Recently two strategic bridges were inaugurated in eastern Arunachal Pradesh, opening up another way in the area to the Line of Actual Control. Like the two, there are close to 150 strategic bridges being constructed in the state to provide quick mobility to troops and supplies towards the LAC and act as alternative routes in case one gets destroyed during a conflict.
The government does not allow “any interference” with its right to undertake improvement of infrastructure within the Indian territory, Union Minister V K Singh said today, dismissing Chinese criticism on India undertaking construction projects near the LAC.
In a written reply to queries in the Rajya Sabha, the minister also said that India and China reviewed the situation in all sectors of the border during the 10th round of talks on boundry issues last month.
The two sides agreed that maintenance of peace and tranquillity in the border areas is an important prerequisite for sustained growth of bilateral relations, he said.
Militaries of both the countries recently witnessed a stand-off at the Dokalam that lasted for more than two months.
Bridges are an important requirement of Arunachal, because the area is prevalent with rivers, including the Brahmaputra tributaries, besides nallahs.
Due to monsoon and flash floods, most of the state’s border regions are cut off. These bridges will ensure all-year connectivity to the strategic roads located along the LAC in the state. A similar border infrastructure for better connectivity is also being done in the neighbouring state of Sikkim, following the Doklam standoff.
The Ministry of Home Affairs (MHA) has also approved the construction of a standalone road project from Marsimik La to Hot Spring. Marsimik La in Ladakh is about 20 km from the northwest tip of Pangong lake.
In August, China warned that such a development would only worsen the then stand-off in Dokalam.
Singh, Minister of State in the External Affairs Ministry, said the spokesperson of the Chinese Foreign Ministry made statements critical of construction of such infrastructure by Indian near the Line of Actual Control (LAC).
“The government gives careful and specific attention to the improvement of infrastructure for the development of border areas in order to facilitate economic development of these areas as also meet India’s strategic and security requirements,” Singh said.
The minister said that government does not allow “any interference” with the right to undertake such improvement within the Indian territory and keeps a constant watch on all developments having a bearing on India’s security and takes all necessary measures to safeguard it.
Singh noted that the tenth round of the Working Mechanism for Consultation and Coordination on India-China Border Affairs (WMCC) was held in Beijing. The two delegations comprised diplomatic and military officials from each side.
“The talks were held in a constructive and forward-looking manner. Both sides reviewed the situation in all sectors of India-China border and agreed that maintenance of peace and tranquillity in the border areas is an important prerequisite for sustained growth of bilateral relations,” Singh said.
WMCC was established in 2012 as institutional mechanism for consultation and coordination for the maintenance of peace and tranquillity in the India-China border areas.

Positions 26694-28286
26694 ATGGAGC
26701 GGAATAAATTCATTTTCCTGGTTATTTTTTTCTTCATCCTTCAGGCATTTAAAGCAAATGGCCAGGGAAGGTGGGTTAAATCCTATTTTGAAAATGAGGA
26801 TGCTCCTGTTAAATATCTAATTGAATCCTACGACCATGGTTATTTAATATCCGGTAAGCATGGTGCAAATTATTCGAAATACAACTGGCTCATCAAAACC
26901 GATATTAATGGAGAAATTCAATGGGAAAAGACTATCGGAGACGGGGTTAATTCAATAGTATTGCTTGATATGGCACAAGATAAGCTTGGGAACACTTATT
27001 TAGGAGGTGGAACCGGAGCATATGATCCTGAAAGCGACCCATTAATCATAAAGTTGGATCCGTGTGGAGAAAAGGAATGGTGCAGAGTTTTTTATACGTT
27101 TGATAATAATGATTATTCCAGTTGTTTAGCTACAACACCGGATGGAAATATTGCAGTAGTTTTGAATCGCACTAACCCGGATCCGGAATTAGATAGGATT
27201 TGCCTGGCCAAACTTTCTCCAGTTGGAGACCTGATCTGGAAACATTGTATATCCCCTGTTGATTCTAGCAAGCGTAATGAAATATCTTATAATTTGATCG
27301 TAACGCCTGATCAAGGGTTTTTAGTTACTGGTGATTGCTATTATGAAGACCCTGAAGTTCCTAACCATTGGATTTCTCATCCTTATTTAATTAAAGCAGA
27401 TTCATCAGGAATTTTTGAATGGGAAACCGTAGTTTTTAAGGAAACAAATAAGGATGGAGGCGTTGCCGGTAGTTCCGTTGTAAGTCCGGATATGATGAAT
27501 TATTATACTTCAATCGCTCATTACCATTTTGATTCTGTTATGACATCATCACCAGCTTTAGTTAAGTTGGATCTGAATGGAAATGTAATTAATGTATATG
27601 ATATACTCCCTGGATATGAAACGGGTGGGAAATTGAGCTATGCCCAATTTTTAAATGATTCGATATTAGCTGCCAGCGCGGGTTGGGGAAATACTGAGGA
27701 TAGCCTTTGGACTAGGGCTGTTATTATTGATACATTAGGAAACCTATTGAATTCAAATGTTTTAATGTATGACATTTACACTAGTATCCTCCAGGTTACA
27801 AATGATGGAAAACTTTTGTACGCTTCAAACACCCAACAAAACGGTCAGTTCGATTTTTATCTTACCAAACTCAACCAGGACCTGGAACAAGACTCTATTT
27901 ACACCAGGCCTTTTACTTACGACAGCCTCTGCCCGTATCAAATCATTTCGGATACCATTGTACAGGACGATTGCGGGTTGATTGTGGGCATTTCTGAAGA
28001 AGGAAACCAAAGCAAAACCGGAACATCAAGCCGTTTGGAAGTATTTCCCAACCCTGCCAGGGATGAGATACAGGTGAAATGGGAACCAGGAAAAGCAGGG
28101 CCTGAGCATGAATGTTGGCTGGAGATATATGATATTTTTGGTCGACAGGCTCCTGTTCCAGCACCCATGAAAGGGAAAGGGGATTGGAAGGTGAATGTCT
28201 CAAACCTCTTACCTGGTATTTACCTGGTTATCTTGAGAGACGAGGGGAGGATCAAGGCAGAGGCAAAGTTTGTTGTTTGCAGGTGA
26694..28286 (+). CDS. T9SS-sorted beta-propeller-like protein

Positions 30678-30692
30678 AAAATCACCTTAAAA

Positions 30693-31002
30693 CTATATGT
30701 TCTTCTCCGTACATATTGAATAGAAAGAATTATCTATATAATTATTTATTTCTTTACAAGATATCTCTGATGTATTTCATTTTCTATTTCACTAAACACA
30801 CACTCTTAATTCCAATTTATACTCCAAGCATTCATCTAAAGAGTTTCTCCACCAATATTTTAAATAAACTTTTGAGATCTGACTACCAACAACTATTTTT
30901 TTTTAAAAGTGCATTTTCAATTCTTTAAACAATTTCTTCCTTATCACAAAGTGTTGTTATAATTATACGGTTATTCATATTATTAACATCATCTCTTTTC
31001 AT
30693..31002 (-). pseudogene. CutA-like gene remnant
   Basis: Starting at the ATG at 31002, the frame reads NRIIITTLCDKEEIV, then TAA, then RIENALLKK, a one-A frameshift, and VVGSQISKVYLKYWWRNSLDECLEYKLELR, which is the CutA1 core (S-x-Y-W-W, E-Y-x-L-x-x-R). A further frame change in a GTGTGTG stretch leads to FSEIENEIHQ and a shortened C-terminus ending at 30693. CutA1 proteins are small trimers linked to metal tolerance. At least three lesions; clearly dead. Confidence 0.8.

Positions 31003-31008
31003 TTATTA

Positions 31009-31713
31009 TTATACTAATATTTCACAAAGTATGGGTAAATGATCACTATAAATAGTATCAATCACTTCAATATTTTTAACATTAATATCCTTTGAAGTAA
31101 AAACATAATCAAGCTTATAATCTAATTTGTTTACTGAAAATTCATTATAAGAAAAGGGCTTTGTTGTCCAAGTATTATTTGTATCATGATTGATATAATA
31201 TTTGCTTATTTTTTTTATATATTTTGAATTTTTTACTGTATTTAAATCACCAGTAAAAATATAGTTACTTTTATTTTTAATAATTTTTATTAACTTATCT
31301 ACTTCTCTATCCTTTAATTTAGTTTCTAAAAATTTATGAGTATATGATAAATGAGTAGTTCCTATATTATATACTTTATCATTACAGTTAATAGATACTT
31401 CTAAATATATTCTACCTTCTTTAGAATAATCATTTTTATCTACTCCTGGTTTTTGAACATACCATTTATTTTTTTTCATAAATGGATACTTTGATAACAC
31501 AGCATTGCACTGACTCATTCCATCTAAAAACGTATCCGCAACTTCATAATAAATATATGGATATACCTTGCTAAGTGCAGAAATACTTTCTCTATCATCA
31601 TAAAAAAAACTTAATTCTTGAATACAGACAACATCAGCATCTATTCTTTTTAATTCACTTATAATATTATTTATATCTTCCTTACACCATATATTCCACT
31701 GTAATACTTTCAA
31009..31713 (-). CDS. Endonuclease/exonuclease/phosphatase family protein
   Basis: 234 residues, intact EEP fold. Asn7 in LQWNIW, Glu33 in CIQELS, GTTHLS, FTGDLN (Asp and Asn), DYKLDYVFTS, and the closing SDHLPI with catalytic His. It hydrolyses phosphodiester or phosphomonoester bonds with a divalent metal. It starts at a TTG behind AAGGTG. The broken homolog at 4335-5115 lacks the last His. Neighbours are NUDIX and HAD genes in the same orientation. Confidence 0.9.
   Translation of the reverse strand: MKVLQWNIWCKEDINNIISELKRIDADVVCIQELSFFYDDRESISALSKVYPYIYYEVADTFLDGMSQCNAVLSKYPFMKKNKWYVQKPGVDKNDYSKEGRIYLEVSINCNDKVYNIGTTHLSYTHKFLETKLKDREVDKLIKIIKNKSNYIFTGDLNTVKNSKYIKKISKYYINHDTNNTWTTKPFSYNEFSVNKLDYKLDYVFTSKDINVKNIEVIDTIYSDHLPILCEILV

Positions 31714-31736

MOST BRIDGES IN STATE
The Border Roads Organisation (BRO), under the Defence Ministry, is constructing 410 bridges of strategic importance for stronger connectivity to the 3440- km long LAC from Ladakh to Arunachal. Arunachal has the most number of bridges-144 out of 410- due to its rivers and problems of monsoon.
Out of 144, 75 are under construction and will be completed by 2020. Out of 75, about seven located at Lower Dibang Valley and Lohit districts districts are nearing completion.
Minister of State for Defence Subhash Bhamre inaugurated the 300m-long Deopani Bridge on December 12. It is located over the Deopani River in Ro-ing-Hunli road and links Lower Dibang Valley with Upper Dibang Valley and Assam. The bridge is important because during monsoon the two districts are cut off from each other. It will also connect further north to Mipi and Dembuen at the LAC.
The second bridge inaugurated by Bhamre is the Injupani Bridge between Roing and Paya in the Lower Dibang Valley. South of Roing is the 9.15 kmlong Dhola Sadiya Bridge constructed across Lohit River.
The bridge which is on the Tinsukia (Assam)- Roing road was inaugurated by Prime Minister Narendra Modi in May. “Merely having the Dhola Sadiya bridge for connectivity in the region was not enough, therefore the Deopani Bridge among others had to be constructed,” explained the official. Located west of the DeopaniBridge is Pasighat in Arunachal’s East Siang district.
Even western Arunachal’s Tawang district has about 15 bridges under construction from Balipara in Assam up to Tawang.
Along the remaining LAC
Arunachal’s neighbouring state, Sikkim, has about 40 bridges under construction. “The infrastructure development here has taken off at a fast pace in the past few months. Work is also going on at a strategic location in North Sikkim and nearby areas,” said another official
In Jammu and Kashmir there are about 100 bridges under construction, besides 25 and 55 in Himachal Pradesh and Uttarakhand. “Out of the 410 bridges having a length of 22 km, 150 are under construction and we are completing 3 km length of bridges every year,” said an official.
All of them are two-laned road bridges and of class 70, meaning it can bear very heavy loads, including of tanks. Its these bridges connected with the strategic roads leading to the LAC that ensure the connectivity and movement of forces in a large strength and that too on schedule. The multiplicity will also help confuse the enemy of routes being taken by the troops.